Ecstasy (E, eccies, XTC, pills, MDMA, sweeties)
Semeron (sems, semmies)
Poppers (Amyl Nitrite, Liquid Gold, Rush)
Tranquilisers (downers, benzos, valium, vallies, blues, Temazepam)
Heroin (smack, skag, gear, H, kit)
Magic mushrooms (shrooms, mushies)
Methadone (linctus, physeptone, meth)
Cocaine (coke, charlie, c)
Crack cocaine (crack, rock, stone)
Anabolic Steroids (roids)
Mephedrone (bubbles, drone, M-CAT, meow meow)
GHB/GBL (G, liquid ecstasy)
Ketamine (K, ket, special k, horsey)
Synthetic cannabis - e.g. Damnation, Black Mamba, Clockwork Orange, Pandora's Box
Salvia
MDMA powder (mandy, molly, madman)
MDAI, 6-APB (Benzo Fury), methylone (or other synthetic empathogen)
MXE, MXP (or other synthetic dissociative)
Ethylphenidate, MPA or branded packets such as Ching, Snow White, Blue stuff, Pink Panthers (or other synthetic stimulant)
AMT, NBOMe, 2Cs (or other synthetic psychedelic)
Powders or pills that are sold as legal highs
Other drugs that would not be given to you by a doctor or chemist

SDQ (on page 30) For each item, please mark the box for the Not True, Somewhat True or Certainly True.

I am helpful if someone is hurt, upset or feeling ill
I am constantly fidgeting or squirming
I have one good friend or more
I fight a lot. I can make other people do what I want
I am often unhappy, down-hearted or tearful
Other people my age generally like me
I am easily distracted. I find it difficult to concentrate
I am nervous in new situations. I easily lose confidence

Step 4: Complete the Class Response Sheet & take a note of absent pupils to be followed up

The Class Response Sheet should be completed during the session or immediately afterwards. It is really important that it is completed accurately so that we know which classes have returned their questionnaires and how many pupils per class took part. This information enables us to calculate survey response rates. Please do not forget to enclose the Class Response Sheet in the bag with the completed questionnaires.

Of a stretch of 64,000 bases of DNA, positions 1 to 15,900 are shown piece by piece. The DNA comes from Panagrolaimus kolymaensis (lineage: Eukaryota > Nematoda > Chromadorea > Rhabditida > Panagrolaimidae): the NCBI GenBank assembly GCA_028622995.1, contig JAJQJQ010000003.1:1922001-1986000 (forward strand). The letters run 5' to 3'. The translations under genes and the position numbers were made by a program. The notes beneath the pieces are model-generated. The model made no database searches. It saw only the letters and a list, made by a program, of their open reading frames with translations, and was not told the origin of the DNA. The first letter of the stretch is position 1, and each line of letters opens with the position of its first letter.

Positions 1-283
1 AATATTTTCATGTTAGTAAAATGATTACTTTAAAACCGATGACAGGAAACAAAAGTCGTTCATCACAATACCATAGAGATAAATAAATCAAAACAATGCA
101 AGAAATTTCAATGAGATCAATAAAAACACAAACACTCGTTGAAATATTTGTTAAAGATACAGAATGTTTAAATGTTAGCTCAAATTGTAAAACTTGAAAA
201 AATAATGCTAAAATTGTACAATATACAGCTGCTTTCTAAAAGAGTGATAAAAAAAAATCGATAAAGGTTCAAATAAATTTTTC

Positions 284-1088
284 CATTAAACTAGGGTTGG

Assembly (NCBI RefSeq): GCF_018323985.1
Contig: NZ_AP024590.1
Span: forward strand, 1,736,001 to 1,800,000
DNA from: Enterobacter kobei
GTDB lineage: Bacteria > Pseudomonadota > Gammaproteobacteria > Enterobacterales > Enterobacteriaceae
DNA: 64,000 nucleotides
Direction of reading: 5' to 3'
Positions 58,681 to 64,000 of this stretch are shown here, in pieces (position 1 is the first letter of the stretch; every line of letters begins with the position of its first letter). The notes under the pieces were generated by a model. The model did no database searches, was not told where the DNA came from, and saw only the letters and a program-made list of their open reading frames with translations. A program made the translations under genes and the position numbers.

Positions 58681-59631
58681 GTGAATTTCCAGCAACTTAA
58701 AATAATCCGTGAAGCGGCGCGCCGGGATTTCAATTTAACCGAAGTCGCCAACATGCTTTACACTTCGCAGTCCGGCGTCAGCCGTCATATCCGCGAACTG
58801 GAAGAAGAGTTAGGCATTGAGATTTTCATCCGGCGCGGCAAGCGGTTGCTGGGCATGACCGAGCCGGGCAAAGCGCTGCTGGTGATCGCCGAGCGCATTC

If any pupils are absent when the questionnaire is completed, please record this on the Class Response Sheet and note their names in the space provided below - this record is for your use only, the names should not be written on the Class Response Sheet.

Class (e.g. '2F' or '4B' etc.) ………………..

Date questionnaires completed by class ………………...

Names of absent pupils to be followed up: (do not include those who have refused or whose parents refused)

……………………………………………………………. Date completed ………………….

……………………………………………………………. Date completed ………………….

……………………………………………………………. Date completed ………………….

……………………………………………………………. Date completed ………………….

……………………………………………………………. Date completed ………………….

Step 5: Return the Class Response Sheet and completed questionnaires to your liaison point

The return bag is attached to the Class Response Sheet. The bag you return to your liaison point should contain the completed Class Response Sheet, and a sealed envelope (containing a completed questionnaire) for each pupil who completed the survey during the session. Please do not forget to enclose the Class Response Sheet in the bag!

Use one bag for every class - please do not include questionnaires from more than one class in the same bag.

Absent pupils completing the questionnaire at a later date will return their questionnaires separately and individual reply paid envelopes are supplied for this.

Please do not return spare materials - retain them until all absent pupils have completed the survey and then put them in your paper recycling.

Step 6: Follow up on any absent pupils

If any pupils are absent when the questionnaire is completed, please record this on the Class Response Sheet and note their names in the space provided under Step 4 above.